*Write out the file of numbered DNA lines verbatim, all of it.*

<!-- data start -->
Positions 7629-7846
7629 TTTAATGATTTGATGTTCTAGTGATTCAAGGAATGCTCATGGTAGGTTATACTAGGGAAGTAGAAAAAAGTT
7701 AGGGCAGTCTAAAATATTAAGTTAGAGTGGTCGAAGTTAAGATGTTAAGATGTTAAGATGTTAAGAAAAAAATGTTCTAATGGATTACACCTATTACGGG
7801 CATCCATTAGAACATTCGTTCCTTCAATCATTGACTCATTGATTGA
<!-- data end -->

Positions 7629-7846
7629 TTTAATGATTTGATGTTCTAGTGATTCAAGGAATGCTCATGGTAGGTTATACTAGGGAAGTAGAAAAAAGTT
7701 AGGGCAGTCTAAAATATTAAGTTAGAGTGGTCGAAGTTAAGATGTTAAGATGTTAAGATGTTAAGAAAAAAATGTTCTAATGGATTACACCTATTACGGG
7801 CATCCATTAGAACATTCGTTCCTTCAATCATTGACTCATTGATTGA